6. Temper the egg mixture by adding a little of the hot water liquid at a time to the egg mixture (so the eggs don’t become an omelette!!)  This slowly brings the eggs to a good temperature to be able to add them to the water mixture in the pan.  Then over medium heat whisk the egg mixture into the pan. 
  7. It will start to come together …now SMELL IT….YUMMY LEMON!  
  8. Now add the 2 tbsp butter

Now don’t let it cool too much because we want it warm when we add the meringue on top! This keeps it from weeping. Cover with plastic wrap right on the surface in the same pan to keep it hot and prevent skin from forming.. Set aside.

Now Don’t be nervous, it is time for the Meringue!

Mix 1 tbsp of cornstarch with 1/3 cup water in small saucepan; bring to simmer, whisking occasionally at beginning and more frequently as mixture thickens. This mixture will help prevent the meringue from weeping on the bottom and beading on top.
When mixture starts to simmer and turn translucent, remove from heat. It will look like vaseline…ughhh!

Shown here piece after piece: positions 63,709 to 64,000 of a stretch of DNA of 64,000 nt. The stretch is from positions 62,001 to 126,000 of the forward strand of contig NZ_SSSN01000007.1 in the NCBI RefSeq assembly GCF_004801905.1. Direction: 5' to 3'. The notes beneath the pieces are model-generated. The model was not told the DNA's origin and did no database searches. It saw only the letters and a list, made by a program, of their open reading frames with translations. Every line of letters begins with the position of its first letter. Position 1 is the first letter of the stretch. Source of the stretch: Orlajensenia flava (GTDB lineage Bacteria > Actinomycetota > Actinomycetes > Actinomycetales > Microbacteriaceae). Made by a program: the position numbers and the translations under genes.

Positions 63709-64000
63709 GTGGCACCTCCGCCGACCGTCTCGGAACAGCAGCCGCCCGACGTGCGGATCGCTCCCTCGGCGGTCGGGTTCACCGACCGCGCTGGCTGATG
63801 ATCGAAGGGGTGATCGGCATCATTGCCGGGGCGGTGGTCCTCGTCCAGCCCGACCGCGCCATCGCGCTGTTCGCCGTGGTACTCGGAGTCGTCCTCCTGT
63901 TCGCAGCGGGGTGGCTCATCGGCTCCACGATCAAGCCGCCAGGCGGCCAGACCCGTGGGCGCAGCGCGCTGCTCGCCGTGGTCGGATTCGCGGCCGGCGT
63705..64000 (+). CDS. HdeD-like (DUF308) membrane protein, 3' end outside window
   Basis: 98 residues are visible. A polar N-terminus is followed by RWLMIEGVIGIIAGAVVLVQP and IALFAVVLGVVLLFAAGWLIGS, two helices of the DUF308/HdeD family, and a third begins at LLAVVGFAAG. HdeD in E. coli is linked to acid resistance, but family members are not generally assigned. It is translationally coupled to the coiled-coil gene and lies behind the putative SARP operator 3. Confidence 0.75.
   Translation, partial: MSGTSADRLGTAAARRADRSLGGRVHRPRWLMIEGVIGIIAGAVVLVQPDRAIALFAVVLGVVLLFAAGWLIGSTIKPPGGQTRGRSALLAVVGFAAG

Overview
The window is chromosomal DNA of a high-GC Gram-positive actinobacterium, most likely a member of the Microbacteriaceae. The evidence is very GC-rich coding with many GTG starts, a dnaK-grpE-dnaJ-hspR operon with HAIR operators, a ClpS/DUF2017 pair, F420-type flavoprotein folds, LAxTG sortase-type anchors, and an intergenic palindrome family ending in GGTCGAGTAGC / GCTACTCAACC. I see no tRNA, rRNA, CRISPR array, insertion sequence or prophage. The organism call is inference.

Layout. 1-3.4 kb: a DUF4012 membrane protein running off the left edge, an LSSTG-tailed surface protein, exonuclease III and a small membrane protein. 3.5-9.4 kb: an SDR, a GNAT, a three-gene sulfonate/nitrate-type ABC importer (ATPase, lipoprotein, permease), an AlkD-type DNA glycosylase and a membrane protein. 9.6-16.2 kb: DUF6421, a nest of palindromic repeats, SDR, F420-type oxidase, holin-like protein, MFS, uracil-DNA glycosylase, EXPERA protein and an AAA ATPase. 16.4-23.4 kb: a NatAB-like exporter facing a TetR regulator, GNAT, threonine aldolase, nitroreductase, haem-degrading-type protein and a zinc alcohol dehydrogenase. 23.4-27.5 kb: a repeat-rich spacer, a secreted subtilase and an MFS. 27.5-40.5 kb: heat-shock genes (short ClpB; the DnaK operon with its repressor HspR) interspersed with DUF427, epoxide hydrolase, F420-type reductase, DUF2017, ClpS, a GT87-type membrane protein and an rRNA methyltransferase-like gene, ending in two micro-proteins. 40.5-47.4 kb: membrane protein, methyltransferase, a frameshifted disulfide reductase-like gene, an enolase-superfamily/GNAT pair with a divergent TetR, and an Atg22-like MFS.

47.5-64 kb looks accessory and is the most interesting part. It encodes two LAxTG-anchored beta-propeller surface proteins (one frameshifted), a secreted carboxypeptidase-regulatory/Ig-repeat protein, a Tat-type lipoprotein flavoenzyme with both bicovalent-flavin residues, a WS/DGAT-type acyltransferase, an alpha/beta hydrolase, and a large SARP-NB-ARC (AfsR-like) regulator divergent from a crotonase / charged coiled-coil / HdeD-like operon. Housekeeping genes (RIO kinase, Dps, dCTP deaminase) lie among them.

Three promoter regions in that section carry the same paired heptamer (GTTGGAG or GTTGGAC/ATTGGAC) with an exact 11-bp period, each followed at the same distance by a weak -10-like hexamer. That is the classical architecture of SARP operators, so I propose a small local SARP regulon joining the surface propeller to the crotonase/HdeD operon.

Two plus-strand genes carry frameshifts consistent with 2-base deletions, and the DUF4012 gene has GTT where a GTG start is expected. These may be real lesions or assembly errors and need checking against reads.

Let cool while beating egg whites. Heat oven to 325 degrees.
Mix 1/4 tsp cream of tartar and 1/2 cup of sugar together.
Using whisk, beat 4 egg whites and vanilla together then add this to a VERY clean bowl. Mix until frothy then start adding sugar mixture 1 tablespoon at a time  (let each dissolve a little) ; until sugar is incorporated and mixture forms soft peaks.

Then add cornstarch (vaseline)  mixture, continue to beat meringue to stiff peaks. (stands up on your finger and has structure) 

****Remove plastic from filling and return to very low heat stirring with spatula during last minute or so of beating meringue (to ensure filling is hot).

Fill cooled pie shell.

Now add the meringue by first dolloping around the edge…I don’t know if that is a word, but it is what I mean hahaha.

You want the meringue to attach to the crust on the inside edge.  I have had pies where the meringue just wants to slide right off and escape!!!! 
Keep dolloping all over the top.

Use a spoon to create peaks all over meringue. 

Bake  in preheated 325 degree oven until meringue is golden brown, about 20 minutes. Transfer to wire rack and cool to room temperature about 30-45 minutes.....